Ho Etsu Taiko Intensive

Wednesday, April 2nd, 2014


I had a great weekend leading a taiko intensive for Ho Etsu Taiko. Ho Etsu Taiko originally started as a youth group with the Midwest Buddhist Temple. Four years ago they opened their membership to those outside of the temple and have become one of the most active and creative taiko ensembles in the Chicago area. They perform throughout the midwest and have worked with professional taiko players like Nagata Shachu and Tiffany Tamaribuchi and seek out collaborations with other artists in their area like noted Irish singer Paddy Homan. Here’s a link to a Chicago Tribune article about Ho Etsu Taiko, their recent collaboration with Paddy Homan and their temple’s attempts at reaching out to the surrounding communities.

In preparing for the intensive I had the group leader Jason send me videos and recordings of their recent work and was impressed with the quality of their recent work. When a group asks me to come in and work with them it’s important for me to try to get a sense of the character of the group and what they are trying to do musically and artistically. My goal is to help them become better versions of themselves and give them tools and techniques that they can use on their own to continue their artistic progress as a group. We exchanged several emails and had a face to face meeting to further understand where they are, where they want to go and come up with a set of focal points for our time together.


When working with a group on an in depth basis I like to use pieces that they already play so that it’s more clear how they can implement different concepts that I introduce. I have found that this is much more effective than just teaching them a new drill. I’ve worked with groups in the past to improve their basic kata with a new drill and it will look great while playing the drill, playing relaxed and powerful but the moment they go back to playing the songs they are used to it just goes back to the way they were playing before. I’ve realized that it’s helpful to introduce basic concepts in a way that is more applicable right away.

Using two pieces from the groups repertoire I worked with them to improve their betta and naname basics, stage presence, listening and timing and worked with the composer of the pieces to flush out their pieces with different compositional techniques and approaches. I also taught them parts of a new composition of mine called Lion Chant and invited them to perform the piece as a part of a big multi group performance at the opening of the World Taiko Gathering. We got a lot done over the weekend and I’d like to thank Jason, Ryan, Donny, Dana, Tiana, Lannie, Emily and Alexa for all of their hard work and for taking such great care of me while in Chicago.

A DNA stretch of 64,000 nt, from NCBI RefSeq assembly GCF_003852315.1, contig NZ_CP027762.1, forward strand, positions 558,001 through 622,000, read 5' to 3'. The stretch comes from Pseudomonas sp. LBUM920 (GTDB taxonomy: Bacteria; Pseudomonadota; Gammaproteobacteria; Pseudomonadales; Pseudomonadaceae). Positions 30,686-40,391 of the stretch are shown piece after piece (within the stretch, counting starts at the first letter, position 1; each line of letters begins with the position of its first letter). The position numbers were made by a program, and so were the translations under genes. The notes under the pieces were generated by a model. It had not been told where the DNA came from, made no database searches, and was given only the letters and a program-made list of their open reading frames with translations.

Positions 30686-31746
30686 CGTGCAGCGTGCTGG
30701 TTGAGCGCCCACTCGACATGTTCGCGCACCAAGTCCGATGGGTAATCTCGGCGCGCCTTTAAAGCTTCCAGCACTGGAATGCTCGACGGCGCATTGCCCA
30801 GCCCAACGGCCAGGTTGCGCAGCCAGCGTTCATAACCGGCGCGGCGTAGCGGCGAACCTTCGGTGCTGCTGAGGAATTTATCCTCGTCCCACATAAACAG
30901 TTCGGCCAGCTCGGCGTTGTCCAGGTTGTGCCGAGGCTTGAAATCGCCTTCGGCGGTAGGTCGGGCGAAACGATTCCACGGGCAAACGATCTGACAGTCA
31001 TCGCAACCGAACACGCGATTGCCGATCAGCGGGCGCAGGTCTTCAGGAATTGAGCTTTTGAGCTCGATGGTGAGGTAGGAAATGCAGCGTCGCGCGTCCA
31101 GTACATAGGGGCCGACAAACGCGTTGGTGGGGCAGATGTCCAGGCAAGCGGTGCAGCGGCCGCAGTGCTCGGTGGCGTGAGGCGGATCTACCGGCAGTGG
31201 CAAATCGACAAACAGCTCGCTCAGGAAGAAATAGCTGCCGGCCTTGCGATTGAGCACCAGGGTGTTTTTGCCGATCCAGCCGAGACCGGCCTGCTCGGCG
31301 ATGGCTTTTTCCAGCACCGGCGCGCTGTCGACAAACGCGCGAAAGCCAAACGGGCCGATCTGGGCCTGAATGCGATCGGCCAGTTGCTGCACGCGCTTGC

Shoji Kameda is a Grammy nominated musician, composer and producer and a leading creative force in the taiko world. If you are interested in bringing him out to work with your group contact him at: shoji(at)

Eien Hunter-Ishikawa Workshops and Private Lessons

Tuesday, February 4th, 2014

After our On Ensemble performances this weekend at the Getty Center Eien will be giving a series of workshops and private lessons at the Los Angeles Taiko Institute. He’ll be teaching two workshops: Small Drum Technique and an Introduction to Edo-Bayashi and will be available for private lessons.

Eien is one of the most technically skilled and musical taiko players in the North American community. He is also a great teacher and his depth of knowledge and experience is a great resource for those who are into taiko and want take their playing to the next level. If you are into taiko and live in SoCal this is a great opportunity to learn from one of the best! Check out the LATI website for a complete list of Eien’s workshops and private lesson availability.

Private Lessons with Eien:

Small Drum Technique:

Intro to Edo-Bayashi:

On Ensemble Workshops: Worth Every Penny

Sunday, January 20th, 2013

(The following is a post by guest blogger, Urie. Thanks, amigo!)

As a music student in some form or another for the past decade, I’ve been exposed to a number of different teachers and teaching styles. Based on these experiences, I feel confident in saying that the members of On Ensemble are among the best educators I’ve had the pleasure of working with. The atmosphere is very laid-back, which really encourages participants to adjust their technique and try something different. I was particularly impressed by how quickly the drills helped improve our taiko group’s approach to improvisation–not an easy concept to unpack for an audience with very different experiences in music and dance.

On an individual level, I thoroughly enjoyed Kris Bergstrom’s “30 Days to a Better Shime” program. As a drummer, many of the concepts came across as a review, but that’s not necessarily a bad thing. You’re never so good that you can’t revisit the basic. The pacing of the exercises and the explanation of the mechanics are perfectly suited to someone approaching wrist-centric drumming for the first time.

The diverse backgrounds, skills and perspectives of On Ensemble do, in fact, lead to a group without equal. If you find yourself with an opportunity to learn from these amazing individuals, do yourself a favor and take it.